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What is Periodic Limb Movement Disorder?

What is Periodic Limb Movement Disorder?

When President Obama developed a facial tick under his right eye in 2008, he confessed there were a lot of things keeping him up at night. But the tick was not one of them. Such a small twitch is often unnoticeable to the person experiencing it.

That wouldn’t have been the case if he’d had periodic limb movement disorder (PLMD)—a larger twitch that causes spontaneous movement of the hips, legs, ankles and sometimes arms. This condition—the one movement disorder that happens ONLY during sleep—affects 34 percent of those over age 60. PLMD is “periodic” because the movements happen every 20 to 40 seconds and is considered a sleep disorder because it can cause daytime fatigue—in you and your bedmate!

Experiencing symptoms of PLMD may indicate you have deficiencies in neurotransmitters, such as dopamine, or problems with the nerves running from the brain to the limbs. PLMD is also associated with medications, anemia, kidney problems, sleep apnea, diabetes and spinal cord injuries.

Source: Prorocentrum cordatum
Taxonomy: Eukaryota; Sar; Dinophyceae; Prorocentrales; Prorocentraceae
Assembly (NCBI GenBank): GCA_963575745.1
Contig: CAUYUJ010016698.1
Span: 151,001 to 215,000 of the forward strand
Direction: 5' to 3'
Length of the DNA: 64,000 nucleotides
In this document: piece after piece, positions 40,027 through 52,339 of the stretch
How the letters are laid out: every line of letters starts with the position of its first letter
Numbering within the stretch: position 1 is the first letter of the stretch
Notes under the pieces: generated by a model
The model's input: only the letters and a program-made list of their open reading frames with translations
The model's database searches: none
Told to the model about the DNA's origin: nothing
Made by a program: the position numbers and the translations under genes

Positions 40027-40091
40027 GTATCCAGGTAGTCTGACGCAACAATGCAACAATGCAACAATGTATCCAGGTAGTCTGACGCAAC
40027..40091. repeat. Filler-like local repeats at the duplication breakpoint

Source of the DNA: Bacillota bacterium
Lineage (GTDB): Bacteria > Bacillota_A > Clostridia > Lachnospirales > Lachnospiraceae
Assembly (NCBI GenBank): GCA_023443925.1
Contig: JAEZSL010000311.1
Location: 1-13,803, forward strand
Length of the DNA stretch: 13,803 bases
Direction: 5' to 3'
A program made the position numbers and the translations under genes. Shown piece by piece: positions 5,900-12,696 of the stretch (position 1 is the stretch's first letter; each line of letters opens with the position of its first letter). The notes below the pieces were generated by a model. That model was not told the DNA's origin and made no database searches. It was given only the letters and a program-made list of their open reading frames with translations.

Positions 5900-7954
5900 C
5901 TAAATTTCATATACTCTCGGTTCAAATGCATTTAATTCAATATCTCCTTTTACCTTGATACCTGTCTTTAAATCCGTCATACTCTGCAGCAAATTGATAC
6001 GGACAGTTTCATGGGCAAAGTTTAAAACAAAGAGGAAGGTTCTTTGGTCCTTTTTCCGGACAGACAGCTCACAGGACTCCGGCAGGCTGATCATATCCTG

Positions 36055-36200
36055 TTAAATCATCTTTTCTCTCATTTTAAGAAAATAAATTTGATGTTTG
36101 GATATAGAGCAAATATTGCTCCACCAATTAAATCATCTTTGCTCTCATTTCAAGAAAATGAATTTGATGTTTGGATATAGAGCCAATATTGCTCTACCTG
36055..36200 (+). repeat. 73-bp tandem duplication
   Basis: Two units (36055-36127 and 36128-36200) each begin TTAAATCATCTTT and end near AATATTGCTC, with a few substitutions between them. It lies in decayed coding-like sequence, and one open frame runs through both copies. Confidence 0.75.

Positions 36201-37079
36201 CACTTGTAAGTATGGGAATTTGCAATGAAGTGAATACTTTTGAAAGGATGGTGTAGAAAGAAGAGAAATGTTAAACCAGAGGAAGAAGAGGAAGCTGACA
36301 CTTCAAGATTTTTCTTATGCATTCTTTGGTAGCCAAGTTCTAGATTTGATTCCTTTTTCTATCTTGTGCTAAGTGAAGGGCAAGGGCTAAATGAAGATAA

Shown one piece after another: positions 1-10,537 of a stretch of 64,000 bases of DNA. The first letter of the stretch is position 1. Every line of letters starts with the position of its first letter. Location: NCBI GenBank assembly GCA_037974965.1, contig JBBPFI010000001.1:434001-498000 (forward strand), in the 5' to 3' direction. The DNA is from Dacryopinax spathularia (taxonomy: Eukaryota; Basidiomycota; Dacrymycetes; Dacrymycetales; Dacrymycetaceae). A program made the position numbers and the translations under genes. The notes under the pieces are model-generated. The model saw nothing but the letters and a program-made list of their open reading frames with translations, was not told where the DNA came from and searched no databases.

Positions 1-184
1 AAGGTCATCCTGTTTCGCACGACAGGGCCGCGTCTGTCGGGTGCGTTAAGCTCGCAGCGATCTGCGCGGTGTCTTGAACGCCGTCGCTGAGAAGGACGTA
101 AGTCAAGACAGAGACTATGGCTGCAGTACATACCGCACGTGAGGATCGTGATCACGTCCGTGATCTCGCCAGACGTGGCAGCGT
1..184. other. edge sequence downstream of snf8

To ease the twitching, you can try taking a dopamine or GABA receptor agonist that makes certain neurotransmitters more available to your system. Anti-seizure meds are also used. Make sure you get as much physical activity as possible (10,000 steps a day), and get a blood test to see if you’re low on potassium, magnesium or iron. Also review your medications with your pharmacist or doctor to make sure they’re not triggering PLMD. You can get relief and a better night’s sleep.

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